return( true ); // success
}
// another processing function that we use on some other types
template<class T> static bool
exec2( Process &, const string & filename, Finder & finder )
{
T data;
Reader<T> r( filename );
string format = finder.format();
if( !r.read( data, 0, &format ) )
return( false );
// other processing stuff
// ...
return( true );
}
};
// main function
int main( int argc, char** argv )
{
if( argc < 2 )
exit( 1 );
string fname( argv[1] );
MyProcess proc;
if( !proc.execute( fname ) )
{
cerr << "couldn't process file " << fname << endl;
exit( 1 );
}
cout << "OK\n";
return( 0 );
}
Comments
The "trick" is that processing functions are "neutral" functions and do not have any mark of the data type in their signature (nor in their return type). However they can be template functions, one for each type, with identical parameters.
This approach of binding IO to objects and corresponding processes requires to manually register every possible data type to process, but so has the advantage to allow compilation of processes only on these types, and not on others which might cause problems. For instance you can use different process functions for volumes of scalars (AimsData of float or int) and on volumes of complex, and use specific operations for the former (ie ordering, comparisons operations or casting to float or double) which would not work on the latter.
See also
Finder FileFormatDictionary Reader Writer

Definition at line 199 of file process.h.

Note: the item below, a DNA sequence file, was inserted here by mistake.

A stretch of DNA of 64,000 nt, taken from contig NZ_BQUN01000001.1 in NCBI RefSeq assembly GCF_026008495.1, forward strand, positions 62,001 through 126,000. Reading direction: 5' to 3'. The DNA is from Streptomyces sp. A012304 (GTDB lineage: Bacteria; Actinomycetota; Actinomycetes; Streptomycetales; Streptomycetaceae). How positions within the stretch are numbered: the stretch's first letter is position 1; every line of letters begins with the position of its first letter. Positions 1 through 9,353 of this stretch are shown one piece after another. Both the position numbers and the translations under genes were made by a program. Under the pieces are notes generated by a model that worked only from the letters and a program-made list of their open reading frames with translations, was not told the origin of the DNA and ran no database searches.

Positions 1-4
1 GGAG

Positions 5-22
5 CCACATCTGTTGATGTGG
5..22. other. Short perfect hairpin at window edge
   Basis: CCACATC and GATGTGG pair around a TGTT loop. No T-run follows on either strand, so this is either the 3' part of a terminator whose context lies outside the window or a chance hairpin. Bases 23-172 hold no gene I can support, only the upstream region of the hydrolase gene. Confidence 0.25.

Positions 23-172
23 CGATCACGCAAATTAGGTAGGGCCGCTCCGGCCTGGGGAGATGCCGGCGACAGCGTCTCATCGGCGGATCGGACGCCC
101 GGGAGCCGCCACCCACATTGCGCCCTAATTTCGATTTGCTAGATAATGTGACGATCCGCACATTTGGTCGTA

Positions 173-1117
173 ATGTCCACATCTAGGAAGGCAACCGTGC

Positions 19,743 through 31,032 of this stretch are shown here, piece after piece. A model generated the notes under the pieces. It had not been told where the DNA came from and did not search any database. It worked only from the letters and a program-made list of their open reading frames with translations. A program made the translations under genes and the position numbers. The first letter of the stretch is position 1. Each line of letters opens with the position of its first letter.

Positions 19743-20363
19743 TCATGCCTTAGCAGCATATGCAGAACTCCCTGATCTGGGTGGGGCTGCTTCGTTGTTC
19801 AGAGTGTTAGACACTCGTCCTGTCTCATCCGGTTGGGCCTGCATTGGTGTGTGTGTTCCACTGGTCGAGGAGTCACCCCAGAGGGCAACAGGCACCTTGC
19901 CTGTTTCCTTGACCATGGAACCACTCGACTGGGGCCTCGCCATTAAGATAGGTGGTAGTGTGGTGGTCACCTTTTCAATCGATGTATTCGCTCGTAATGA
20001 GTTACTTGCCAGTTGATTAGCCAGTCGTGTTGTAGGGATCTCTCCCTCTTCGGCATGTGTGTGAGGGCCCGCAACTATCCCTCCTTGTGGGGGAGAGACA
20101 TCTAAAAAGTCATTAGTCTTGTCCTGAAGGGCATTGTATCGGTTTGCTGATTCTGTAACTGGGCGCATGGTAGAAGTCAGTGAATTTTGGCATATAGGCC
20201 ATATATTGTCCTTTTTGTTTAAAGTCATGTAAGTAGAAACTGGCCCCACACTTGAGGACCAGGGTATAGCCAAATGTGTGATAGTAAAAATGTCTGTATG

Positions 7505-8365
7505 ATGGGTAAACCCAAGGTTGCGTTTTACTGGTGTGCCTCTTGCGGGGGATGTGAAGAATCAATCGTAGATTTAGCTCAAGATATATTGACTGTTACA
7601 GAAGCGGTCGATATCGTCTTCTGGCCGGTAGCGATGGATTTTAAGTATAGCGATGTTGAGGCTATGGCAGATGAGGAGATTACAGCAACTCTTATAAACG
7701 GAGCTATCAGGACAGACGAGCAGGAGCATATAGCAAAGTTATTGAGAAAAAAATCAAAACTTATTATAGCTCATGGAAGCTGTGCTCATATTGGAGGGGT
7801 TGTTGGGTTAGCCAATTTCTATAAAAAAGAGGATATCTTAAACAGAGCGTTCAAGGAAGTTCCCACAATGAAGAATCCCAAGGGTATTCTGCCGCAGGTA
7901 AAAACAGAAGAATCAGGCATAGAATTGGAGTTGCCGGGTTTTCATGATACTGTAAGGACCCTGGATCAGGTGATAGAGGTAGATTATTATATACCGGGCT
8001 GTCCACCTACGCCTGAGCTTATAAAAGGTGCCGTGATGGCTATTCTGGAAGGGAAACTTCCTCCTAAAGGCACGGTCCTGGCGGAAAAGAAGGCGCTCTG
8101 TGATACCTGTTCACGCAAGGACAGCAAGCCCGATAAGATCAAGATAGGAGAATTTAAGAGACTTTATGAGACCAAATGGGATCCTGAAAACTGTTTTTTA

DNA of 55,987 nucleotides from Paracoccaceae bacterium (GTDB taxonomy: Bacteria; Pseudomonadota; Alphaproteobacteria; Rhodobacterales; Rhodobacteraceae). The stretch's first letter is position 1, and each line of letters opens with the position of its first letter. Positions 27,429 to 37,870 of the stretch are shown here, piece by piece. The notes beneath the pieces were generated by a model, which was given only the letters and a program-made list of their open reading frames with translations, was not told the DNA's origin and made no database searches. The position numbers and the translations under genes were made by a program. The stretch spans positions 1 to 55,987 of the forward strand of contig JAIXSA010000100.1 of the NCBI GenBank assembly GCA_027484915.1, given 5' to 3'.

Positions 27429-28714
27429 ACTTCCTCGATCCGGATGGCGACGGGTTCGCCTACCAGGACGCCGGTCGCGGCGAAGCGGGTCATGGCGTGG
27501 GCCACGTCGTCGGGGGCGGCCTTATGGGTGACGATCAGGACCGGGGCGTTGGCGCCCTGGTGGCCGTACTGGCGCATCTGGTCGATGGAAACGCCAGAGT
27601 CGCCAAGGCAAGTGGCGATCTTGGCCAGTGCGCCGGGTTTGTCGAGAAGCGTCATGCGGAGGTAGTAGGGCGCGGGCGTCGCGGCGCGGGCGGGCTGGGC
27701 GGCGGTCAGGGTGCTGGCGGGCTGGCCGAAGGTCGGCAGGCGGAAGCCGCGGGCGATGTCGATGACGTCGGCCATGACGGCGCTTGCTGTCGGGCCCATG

Member Typedef Documentation

typedef bool(* aims::Process::ProcFunc)(Process &, const std::string &, Finder &)

Process function type.

These functions are stored in a type-to-function map and called by the execute() function. They are called with the file name of the object and the corresponding Finder object, the Finder::check() has already been successfully called by execute(), so the file header is available in the Finder. Each function must be specialized for a given object and data type (possibly using template functions). Unfortunately these functions pointers can not be pointer to member functions as we will need access to derived classes members (not allowed in C++ spec), so we also provide a reference to this Process object to the process function (callback-style)

Definition at line 213 of file process.h.

Constructor & Destructor Documentation

aims::Process::Process ( )

Attempts to read the header of filename and, if successful, calls the operator() of the process .

virtual aims::Process::~Process ( )
virtual

Member Function Documentation

bool aims::Process::execute ( const std::string &  filename)

Executes the process on the object / data type found in the given file.

Uses Finder to figure out which data should be used. This will either call the registered ProcFunc or return false if no process function has been registered on that type

bool aims::Process::execute ( Finder f,
const std::string &  filename 
)

Same as above but the header has already been read (or hand-made to fake it!)

const std::map<std::string, std::map<std::string, ProcFunc> >& aims::Process::processTypes ( ) const
inline

Query registered process types.

Definition at line 235 of file process.h.

Referenced by aims::AimsGraphReader::read().

void aims::Process::registerProcessType ( const std::string &  objType,
const std::string &  dataType,
ProcFunc  procFunc 
)

Registers the process to call on a given (object type, data type) couple (just fills the map)

Referenced by aims::AimsGraphReader::read().

void aims::Process::setReadOptions ( carto::Object  options)
inline

Set reading options.

Reading options are used for two things:

Definition at line 245 of file process.h.

Member Data Documentation

std::map<std::string, std::map<std::string, ProcFunc> > aims::Process::_execs
protected

Definition at line 248 of file process.h.

carto::Object aims::Process::_options
protected

Definition at line 249 of file process.h.


The documentation for this class was generated from the following file: